Miners Told to Move Congo HQs as Provinces Vie for RevenueBy
Local units of Glencore, Ivanhoe among those asked to relocate
Country’s newly defined provinces seen competing for revenue
The Democratic Republic of Congo told local units of Glencore Plc, China Molybdenum Co., Ivanhoe Mines Ltd. and four other mining companies to relocate their head offices as newly demarcated provinces fight over tax revenue and control of mineral projects.
The companies, all headquartered in Lubumbashi, the capital of Haut-Katanga province, must move to Kolwezi town in neighboring Lualaba, where their mines are based, Mines Minister Martin Kabwelulu said in an April 14 letter, a copy of which was seen by Bloomberg and confirmed by the ministry.
“The objective is to move the administration of these companies closer to where they mine and consolidate the decentralization process by building stronger relationships between the mining companies and the relevant provincial authorities,” Kabwelulu’s chief of staff, Valery Mukasa, said by phone from the national capital, Kinshasa.
Congo was divided into 26 administrative regions from 11 in July 2015, as part of a decentralization drive stipulated in the 2006 constitution to strengthen local government across the sprawling central African country, which is about the size of western Europe. While governors were elected for each territory in 2016, other aspects are lagging behind, with many new regions lacking the infrastructure, revenue and human resources to staff and run a provincial administration.
Congo’s former Katanga province, Africa’s biggest copper producer and the world’s largest source of cobalt, was divided into four new regions, including Lualaba province, where most of the country’s biggest mines are now located. The nation last year produced 1.02 million metric tons of copper and 68,822 tons of cobalt.
The mines minister’s instruction came four days before Haut-Katanga Governor Jean-Claude Musonda Kazembe was removed by the provincial assembly in Lubumbashi. The parliament cited mismanagement of public funds that may have included a $27-million tax payment made by Glencore’s unit, Mutanda Mining Sarl, after the Swiss trader bought out Israeli billionaire Dan Gertler.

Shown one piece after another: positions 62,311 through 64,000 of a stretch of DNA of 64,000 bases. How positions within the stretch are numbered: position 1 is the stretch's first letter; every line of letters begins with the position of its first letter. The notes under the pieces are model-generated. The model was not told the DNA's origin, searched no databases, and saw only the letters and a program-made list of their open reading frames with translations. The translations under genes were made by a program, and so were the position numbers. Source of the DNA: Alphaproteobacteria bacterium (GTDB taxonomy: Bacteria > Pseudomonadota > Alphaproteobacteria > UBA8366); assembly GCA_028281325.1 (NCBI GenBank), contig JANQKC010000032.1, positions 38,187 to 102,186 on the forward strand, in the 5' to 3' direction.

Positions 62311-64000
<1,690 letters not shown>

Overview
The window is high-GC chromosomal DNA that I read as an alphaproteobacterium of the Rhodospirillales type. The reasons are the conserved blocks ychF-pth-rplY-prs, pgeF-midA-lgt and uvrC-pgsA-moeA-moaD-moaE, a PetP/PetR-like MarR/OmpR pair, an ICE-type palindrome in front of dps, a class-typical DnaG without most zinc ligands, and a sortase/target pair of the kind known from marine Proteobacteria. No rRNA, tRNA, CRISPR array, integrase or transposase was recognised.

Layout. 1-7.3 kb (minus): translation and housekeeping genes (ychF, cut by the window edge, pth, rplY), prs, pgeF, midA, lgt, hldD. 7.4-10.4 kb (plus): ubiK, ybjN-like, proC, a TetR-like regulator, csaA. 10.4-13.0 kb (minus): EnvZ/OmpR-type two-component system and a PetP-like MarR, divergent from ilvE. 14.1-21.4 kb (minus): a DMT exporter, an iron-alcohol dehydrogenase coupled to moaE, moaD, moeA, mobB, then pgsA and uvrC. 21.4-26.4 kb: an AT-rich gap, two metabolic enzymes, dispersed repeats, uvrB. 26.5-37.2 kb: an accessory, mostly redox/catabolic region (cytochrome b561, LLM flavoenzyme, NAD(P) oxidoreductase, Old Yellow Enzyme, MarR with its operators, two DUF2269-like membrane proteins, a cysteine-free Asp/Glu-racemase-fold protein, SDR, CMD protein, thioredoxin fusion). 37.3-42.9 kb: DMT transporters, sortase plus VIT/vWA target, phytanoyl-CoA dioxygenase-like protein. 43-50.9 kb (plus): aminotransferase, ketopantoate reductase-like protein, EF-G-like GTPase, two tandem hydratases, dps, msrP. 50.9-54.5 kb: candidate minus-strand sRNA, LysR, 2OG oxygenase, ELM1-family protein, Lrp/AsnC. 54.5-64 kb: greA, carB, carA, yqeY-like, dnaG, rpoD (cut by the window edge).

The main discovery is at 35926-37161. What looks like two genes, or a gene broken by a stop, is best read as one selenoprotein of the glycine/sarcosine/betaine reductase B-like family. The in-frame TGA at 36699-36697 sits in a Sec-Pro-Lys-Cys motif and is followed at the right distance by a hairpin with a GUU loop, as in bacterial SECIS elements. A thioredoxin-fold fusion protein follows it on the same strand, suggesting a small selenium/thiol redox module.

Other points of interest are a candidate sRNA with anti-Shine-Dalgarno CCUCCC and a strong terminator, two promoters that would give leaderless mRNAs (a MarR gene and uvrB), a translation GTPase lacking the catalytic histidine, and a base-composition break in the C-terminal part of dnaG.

While the mine is in Lualaba province, the payment -- a 3 percent duty on the $922-million share sale -- was paid to Haut-Katanga based on the location of the company’s headquarters, in accordance with provincial regulations. That sparked a battle between the provinces for control of the money.
“The amount paid was for stamp duty related to the recent Mutanda transaction and was in accordance with instructions received from both the central and local governments,” Glencore said in an emailed response to questions. There is no suggestion of wrong-doing by Glencore in relation to the tax payment. Glencore declined to comment on the instruction to relocate the headquarters of their Mutanda and Kamoto Copper Co. mining projects.
The deputy head of the provincial assembly, Aerts Joseph Kayumba, said the body had voted to remove Kazembe because of his mismanagement of the provincial government.
His management of the $27-million tax payment from Mutanda is yet to be referred to the provincial assembly, but the body’s economic and financial commission will immediately begin an audit of Kazembe’s government, Kayumba said by phone from Lubumbashi. Kazembe didn’t respond to two phone calls and a text message seeking comment.
Kabwelulu said in the letter asking companies to move that he was acting after recommendations made by Lualaba’s governor, Richard Muyej. Muyej didn’t answer two calls to his mobile phone seeking comment.
A spokesman for China Molybdenum, whose Tenke Fungurume Mining was asked to move, declined to comment. Ivanhoe Mines, which owns Kamoa Copper, didn’t immediately respond to requests for comment.
Peter Grauer, the chairman of Bloomberg LP, is a senior independent non-executive director at Glencore.
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